The Boulevard 2012 Social Hour
February 5, 2012 § 9 Comments
Everything was going fine. There we were, whizzing along at 46 mph in a tightly grouped bunch of grizzled codgers, when we rounded a modestly tight bend. Zing! Perky floated across the center line (bad), locked up the brakes (worse), and went flying headfirst into a tree (worstest).
A collective “Thank God it’s not me” shuddered through the peloton, as some of his Big Orange teammates looked caringly, with great briefness, in the direction of his crumpled body.
Suddenly, things no longer seemed fine, and a concatenation of worries flashed across my mind. “What am I doing here? Why are elderly men with prostate issues crashing their bikes into trees at just under 50 miles per hour? How am I going to get that embrocation off my balls?”
Then I realized: weird shit always happens at the Boulevard Social Hour.
Take a chance on me
The race stages a mile or so down the hill from the Golden Acorn Casino, which is a good name to symbolize the opportunities that await at the road race. The acorn is a tiny little booger, and even if it were solid gold would barely be worth a couple hundred bucks–about the prize money you could expect to win for one of the road race events if you took all top ten placings. And of course, for most of the 70 some-odd idiots who signed up for the 45+ race, the chance of winning was slimmer than getting a $25 payout at the Golden Acorn.
Unlike last year, where I planned a convincing win but instead got dropped halfway up the four-mile climb on the first lap, my goals for 2012 were more modest: finish the first lap with the leaders. Everything else would be gravy. And after watching Perky climb that tree on his bike, I added “finish without hitting a tree” to the list.
In the staging area, wedged between the double-wides and the single toilet for all 300 racers that had a 30-minute wait and a 2-year smell coming out of it, I took stock of the competition. There was the short fat guy in the painted on skinsuit. “What the fuck is that wanker doing here? Didn’t he get the memo about the 6-mile climb followed by the 4-mile climb followed by the paramedic tent? Idiot.”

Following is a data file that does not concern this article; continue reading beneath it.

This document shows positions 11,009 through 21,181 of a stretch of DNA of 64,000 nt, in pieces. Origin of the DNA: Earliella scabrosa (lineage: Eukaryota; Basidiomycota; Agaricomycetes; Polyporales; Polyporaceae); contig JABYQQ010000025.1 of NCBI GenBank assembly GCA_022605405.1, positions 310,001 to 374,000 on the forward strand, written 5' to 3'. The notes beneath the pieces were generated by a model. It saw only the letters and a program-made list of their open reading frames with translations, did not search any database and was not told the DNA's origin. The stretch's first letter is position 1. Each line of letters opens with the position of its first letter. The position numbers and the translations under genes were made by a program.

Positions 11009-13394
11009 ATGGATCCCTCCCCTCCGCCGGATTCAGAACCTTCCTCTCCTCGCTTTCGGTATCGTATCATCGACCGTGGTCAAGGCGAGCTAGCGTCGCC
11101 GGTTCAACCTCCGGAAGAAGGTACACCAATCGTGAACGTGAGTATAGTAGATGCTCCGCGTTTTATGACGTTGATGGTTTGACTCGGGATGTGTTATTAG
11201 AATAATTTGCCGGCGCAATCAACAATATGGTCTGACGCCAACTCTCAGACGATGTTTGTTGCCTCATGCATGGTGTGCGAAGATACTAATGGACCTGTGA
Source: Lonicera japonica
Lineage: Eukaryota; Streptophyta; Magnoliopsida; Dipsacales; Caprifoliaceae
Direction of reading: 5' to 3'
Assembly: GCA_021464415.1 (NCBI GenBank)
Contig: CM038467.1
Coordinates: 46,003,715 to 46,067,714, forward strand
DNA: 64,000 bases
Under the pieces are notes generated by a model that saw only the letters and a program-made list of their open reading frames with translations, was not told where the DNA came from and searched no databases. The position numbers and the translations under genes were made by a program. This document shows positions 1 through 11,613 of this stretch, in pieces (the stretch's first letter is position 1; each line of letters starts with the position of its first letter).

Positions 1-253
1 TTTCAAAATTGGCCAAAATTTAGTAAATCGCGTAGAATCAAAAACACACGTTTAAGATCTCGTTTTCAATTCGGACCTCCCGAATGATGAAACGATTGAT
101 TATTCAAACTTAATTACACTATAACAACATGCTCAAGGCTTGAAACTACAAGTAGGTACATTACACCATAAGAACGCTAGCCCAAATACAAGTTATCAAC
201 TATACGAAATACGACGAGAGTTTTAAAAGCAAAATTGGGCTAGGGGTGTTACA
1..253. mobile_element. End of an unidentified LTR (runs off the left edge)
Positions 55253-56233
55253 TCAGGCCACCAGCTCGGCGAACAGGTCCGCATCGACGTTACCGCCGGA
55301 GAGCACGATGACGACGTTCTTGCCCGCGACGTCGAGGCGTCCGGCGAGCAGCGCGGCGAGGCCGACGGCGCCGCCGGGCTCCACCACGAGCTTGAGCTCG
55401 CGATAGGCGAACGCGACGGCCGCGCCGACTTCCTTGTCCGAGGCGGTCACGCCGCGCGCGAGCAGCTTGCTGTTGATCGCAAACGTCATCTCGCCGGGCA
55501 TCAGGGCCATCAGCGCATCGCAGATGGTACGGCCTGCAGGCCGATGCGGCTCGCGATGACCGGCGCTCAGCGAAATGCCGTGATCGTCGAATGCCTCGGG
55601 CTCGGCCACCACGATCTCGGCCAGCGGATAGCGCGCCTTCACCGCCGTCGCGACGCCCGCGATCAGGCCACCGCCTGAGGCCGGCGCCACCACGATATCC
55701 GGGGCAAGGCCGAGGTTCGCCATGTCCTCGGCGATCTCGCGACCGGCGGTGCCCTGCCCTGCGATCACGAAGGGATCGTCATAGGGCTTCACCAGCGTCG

There was the big, tall, fat guy lathered in tattoos and wearing a half-polka dotted maroon kit from Team Dude Chick. “Did he take a wrong turn looking for the transvestite bar? This is a fucking road race. A hard one. For hard men. Jesus.”
Over there was a gnome with crooked legs and triple-bent spine. “Fuck. The nursing home is back in El Cajon. Maybe they let him out of the Alzheimer’s ward for the day to play the slots and he wandered down here by mistake.”
These few minutes of rolling around in the bright sunshine reminded me that, sunshine or not we were still at 4,000 feet and it wouldn’t take much for the 60-degree weather to drop. Something like, say, a howling wind. Which there was.
The roar of a hundred men
Moments before the gun sounded, a Breakaway from Cancer rider shouted to us. “Hey! Listen up! Today is Glass Hip’s birthday! Let’s sing him a chorus of ‘Happy Birthday!'”
At first everyone thought it was a joke, and then the wisecracks started. “What about a chorus of ‘Hungry Like the Wolf” or “Nasty by Janet Jackson?”
After the jeers subsided, the 70 raspy voices broke into a half-hearted rendition of the birthday classic. Glass Hip, touched all the way down to his artificial joint, allowed as how he’d “never been more prettily serenaded by an uglier group of post-menopausal men.”
And off we went, about 30 of us to a bike race, another 39 of us to a one-or-two lap beatdown, and me to my doom.
A note to the makers of BonkBreaker
When we hit the bottom of the long climb on the first lap my legs felt great. A nasty acceleration at the front strung us out and summarily dropped everyone who hadn’t already quit or run into a tree. I smiled to myself. “Is this the best these alleged national and former world champions have? Puh-leeze.”
Halfway up the climb, almost exactly where I’d come off the year before, a rather unpleasant sensation began building up in my legs. In seconds it had spread to my lungs, throat, head, and finally my eyes. In a few more seconds I watched the lead group ride away.